Match Fixing

November 3, 2014

Another Full-Time Club - Table Tennis Exploding Nationally and in Maryland Area

Another full-time club is opening in my area, the Smash Table Tennis Center in Sterling, Virginia, which will open in about one month. (Not to be confused with the Smash Table Tennis Club which recently opened in Fall River, Massachusetts.) This makes 77 full-time clubs in the U.S. (in 23 states and DC), and seven full-time table tennis clubs within 45 minutes of me (probably all within 30 minutes if no traffic). Table Tennis in the Maryland region is exploding!!!

So why is table tennis taking off in the Maryland/Virginia region, as well as other regions such as the SF and LA areas in California, NY and NJ, and other regions? It only takes one successful club in an area (which develops the demand) to grow enough interest that there's a demand for more, plus the locals see how successful a full-time center can be and so copy it. MDTTC spent years as the only full-time club in the region (and often the whole country), but now they are popping up everywhere, to the chagrin of all the doubters of the past. (I've been arguing for something like twenty years for USATT to get involved in the recruiting and training of coaches and promoters to spread these centers, whose rise I've been predicting for many years, including a presentation to the board on this in December, 2006, at the 2009 USATT Strategic Meeting, and many others, always falling on deaf ears, alas.)

It is a scary thing for a full-time club when another one opens up locally. In the short run, it does hurt business. But new clubs bring in new business, and some of that business goes to the other clubs, and in the end, everyone benefits - it is not a zero-sum game. When a new full-time club brings in new players, many of those players end up playing in the other clubs' tournaments, leagues, and coaching programs, become members, and the local table tennis community increases, to the benefit of all. (And word-of-mouth from the new players brings in still more players.) So yes, "A rising tide lifts all boats." I wrote about this in my March 19, 2014 blog.

A key thing, however, is you don't open a club with the thought that there is already a demand for the club - though that helps, and is a reality in some regions due to the hard work of those who created the demand. No, when you open a full-time club (or any club), the point is to create the demand. This means creating programs that players are interested in, and so becoming members. Getting players into a club isn't that hard if you know how to go about doing it, but keeping them is.

And for those of you who are thinking of making the jump to full-time table tennis, here's the manual I wrote on this, Professional Table Tennis Coaches Handbook. (It also goes over how to get players into a club and keep them)

World Cadet Challenge

It finished over the weekend. Here's the ITTF page for the event, with results, articles and pictures. Kanak Jha got the bronze medal for Cadet Boys' Singles, while he and Jack Wang got the bronze for Cadet Boys' Doubles and Teams. Crystal Wang and Amy Wang got the bronze for Cadet Girls' Teams, and made the quarterfinals of Cadet Girls' Doubles. Crystal made the quarterfinals of Cadet Girls' Singles. Overall in the singles Kanak came in 3rd, Jack 8th, Crystal 7th, and Amy 17th (after winning the "Losers Bracket"). Here's an ITTF article that features. Kanak.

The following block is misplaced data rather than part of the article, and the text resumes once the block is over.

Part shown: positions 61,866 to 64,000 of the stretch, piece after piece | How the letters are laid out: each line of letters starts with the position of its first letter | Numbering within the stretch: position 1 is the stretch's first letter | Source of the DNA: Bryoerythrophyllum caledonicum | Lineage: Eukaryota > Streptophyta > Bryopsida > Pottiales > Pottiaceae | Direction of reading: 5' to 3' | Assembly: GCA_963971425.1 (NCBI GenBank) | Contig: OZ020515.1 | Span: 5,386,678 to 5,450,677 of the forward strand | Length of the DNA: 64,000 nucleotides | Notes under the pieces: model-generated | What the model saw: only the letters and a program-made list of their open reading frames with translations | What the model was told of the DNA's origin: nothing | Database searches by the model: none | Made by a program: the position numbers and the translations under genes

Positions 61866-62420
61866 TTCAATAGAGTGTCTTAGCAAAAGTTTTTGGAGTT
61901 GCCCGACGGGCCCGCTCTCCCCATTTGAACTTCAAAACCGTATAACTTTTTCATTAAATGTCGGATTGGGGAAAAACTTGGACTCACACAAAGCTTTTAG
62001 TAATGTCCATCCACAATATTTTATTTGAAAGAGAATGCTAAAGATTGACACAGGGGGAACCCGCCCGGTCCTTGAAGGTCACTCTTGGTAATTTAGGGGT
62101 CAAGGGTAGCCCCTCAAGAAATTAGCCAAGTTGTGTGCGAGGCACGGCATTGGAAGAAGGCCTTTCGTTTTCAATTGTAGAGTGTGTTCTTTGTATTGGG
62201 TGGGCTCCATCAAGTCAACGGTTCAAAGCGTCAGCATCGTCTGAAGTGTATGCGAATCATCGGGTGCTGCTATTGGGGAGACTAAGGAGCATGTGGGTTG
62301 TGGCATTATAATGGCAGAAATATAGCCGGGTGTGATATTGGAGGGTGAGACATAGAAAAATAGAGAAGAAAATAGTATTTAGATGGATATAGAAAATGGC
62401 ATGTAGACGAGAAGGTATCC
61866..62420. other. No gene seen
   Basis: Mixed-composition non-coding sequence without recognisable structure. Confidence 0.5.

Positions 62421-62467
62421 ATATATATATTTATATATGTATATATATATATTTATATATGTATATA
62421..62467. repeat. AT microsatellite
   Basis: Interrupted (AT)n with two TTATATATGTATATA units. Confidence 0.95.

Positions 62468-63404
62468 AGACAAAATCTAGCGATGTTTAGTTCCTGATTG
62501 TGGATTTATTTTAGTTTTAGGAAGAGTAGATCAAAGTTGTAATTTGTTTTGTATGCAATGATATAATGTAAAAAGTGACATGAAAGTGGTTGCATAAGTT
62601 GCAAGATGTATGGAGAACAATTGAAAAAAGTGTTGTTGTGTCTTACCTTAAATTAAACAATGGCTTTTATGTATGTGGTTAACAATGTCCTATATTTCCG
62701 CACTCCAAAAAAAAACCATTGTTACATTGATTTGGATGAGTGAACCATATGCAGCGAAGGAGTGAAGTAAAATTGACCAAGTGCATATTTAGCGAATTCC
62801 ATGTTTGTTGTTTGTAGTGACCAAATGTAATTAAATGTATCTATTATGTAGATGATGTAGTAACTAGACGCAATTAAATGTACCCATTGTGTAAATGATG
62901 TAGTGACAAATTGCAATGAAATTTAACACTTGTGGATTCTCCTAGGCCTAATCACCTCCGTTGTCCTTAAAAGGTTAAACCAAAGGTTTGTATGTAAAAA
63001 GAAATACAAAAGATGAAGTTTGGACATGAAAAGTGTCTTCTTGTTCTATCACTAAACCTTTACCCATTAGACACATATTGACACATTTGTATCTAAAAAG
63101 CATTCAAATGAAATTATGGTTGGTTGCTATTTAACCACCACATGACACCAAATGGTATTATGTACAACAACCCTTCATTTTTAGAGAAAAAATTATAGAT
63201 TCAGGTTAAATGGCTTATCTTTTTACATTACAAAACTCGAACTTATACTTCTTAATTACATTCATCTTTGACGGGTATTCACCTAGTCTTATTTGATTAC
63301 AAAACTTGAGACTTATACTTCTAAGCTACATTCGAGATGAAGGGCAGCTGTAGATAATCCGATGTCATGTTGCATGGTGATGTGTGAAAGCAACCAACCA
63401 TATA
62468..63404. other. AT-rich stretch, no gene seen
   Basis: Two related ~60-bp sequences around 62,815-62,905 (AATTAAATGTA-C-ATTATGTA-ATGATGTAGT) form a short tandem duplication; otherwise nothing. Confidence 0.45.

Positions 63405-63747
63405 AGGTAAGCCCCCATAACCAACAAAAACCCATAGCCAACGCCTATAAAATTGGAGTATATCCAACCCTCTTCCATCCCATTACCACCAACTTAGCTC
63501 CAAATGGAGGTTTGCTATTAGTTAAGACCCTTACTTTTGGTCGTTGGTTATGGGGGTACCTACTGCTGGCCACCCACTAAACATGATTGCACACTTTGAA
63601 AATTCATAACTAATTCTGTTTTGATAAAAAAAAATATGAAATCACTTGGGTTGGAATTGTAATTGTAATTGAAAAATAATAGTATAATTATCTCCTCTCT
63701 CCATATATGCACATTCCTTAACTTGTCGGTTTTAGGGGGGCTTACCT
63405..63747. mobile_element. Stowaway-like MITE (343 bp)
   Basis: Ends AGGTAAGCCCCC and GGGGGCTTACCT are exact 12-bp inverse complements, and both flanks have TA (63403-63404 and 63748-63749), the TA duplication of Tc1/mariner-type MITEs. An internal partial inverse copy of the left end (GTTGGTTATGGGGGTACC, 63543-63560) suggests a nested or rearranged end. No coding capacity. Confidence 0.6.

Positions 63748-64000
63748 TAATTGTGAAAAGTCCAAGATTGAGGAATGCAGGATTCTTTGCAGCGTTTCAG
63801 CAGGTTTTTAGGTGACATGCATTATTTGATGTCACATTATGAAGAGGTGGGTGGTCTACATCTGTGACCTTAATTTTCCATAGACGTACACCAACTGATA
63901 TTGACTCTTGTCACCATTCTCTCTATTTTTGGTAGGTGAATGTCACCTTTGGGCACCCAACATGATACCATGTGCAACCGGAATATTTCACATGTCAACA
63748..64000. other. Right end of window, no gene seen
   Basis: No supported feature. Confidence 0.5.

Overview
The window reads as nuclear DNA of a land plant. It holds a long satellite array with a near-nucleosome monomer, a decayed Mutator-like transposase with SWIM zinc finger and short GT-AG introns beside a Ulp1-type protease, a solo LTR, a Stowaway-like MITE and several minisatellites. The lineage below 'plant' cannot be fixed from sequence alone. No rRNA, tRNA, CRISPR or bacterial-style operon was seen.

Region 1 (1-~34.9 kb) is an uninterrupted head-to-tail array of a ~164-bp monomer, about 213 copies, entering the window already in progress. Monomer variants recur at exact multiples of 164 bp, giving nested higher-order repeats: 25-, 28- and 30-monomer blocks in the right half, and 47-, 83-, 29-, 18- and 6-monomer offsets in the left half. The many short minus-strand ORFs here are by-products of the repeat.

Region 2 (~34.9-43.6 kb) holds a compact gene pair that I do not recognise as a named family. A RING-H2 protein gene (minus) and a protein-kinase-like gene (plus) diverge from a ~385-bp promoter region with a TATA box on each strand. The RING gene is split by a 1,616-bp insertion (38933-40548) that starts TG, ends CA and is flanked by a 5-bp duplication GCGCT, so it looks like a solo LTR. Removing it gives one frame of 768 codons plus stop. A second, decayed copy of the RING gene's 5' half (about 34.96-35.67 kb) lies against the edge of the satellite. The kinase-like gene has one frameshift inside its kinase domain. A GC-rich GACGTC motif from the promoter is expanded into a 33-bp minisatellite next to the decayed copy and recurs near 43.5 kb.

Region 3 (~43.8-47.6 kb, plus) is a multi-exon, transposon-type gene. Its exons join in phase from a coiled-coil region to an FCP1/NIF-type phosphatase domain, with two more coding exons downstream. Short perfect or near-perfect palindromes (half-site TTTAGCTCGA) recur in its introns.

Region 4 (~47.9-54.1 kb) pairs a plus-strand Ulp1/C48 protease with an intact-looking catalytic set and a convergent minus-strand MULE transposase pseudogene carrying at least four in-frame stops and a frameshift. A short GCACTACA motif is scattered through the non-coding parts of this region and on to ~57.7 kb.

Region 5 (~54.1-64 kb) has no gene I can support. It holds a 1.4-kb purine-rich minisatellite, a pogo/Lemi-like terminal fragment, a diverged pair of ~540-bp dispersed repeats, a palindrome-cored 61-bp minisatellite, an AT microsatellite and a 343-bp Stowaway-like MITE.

China's History of Match Fixing

Here's the article. With the recent issue about whether the 2012 Olympic Men's Final was fixed, this is of extra interest. The fixed matches featured here are only a fraction of them; fixing matches was considered standard in the past, where coaches and officials would decide who should win to tactically and politically most benefit China. (And there is no denying there is a logic to this, but at the expense of the players who trained for so many years only to be treated like pawns.) I've had some serious discussions with people from China who strongly believe in this type of fixing - I've concluded it's a cultural thing. It happens in America as well; I know of at least four times where players dumped matches to affect who made the U.S. team or equivalent. There's no getting around this type of thing.  

Forehand Looping with Variation

Here's the video (2:26) by Samson Dubina.

Two-Table Training

Here's the video (6:51). I've done this before, but not recently. I think I'll do it in our next junior sessions. It's not only good training (by forcing players to cover extra ground, the actually ground they do need to cover becomes easy), but it's fun and the kids like doing something different.

Learn How to Deliver Aerobic Table Tennis

Here's the article.

Northwest Indiana Welcomes Second Butterfly Thanksgiving Event

Here's the USATT article on the upcoming Butterfly Teams.

Ping-Pong Craze Comes to Fall River

Here's the article on the new full-time Smash Table Tennis Club in Fall River, Massachusetts.

Best Points

Here's the video (4:59) - the first one is a doozy!

Table Tennis - Our Story

Here's the motivational music video (5:12)

Edge-Edge-Edge-Edge Point

Here's the video (28 sec, including slow-motion replay). I believe the server serves on the edge, followed by three consecutive edges, two by each player.

Happy and Horrible Halloween From:

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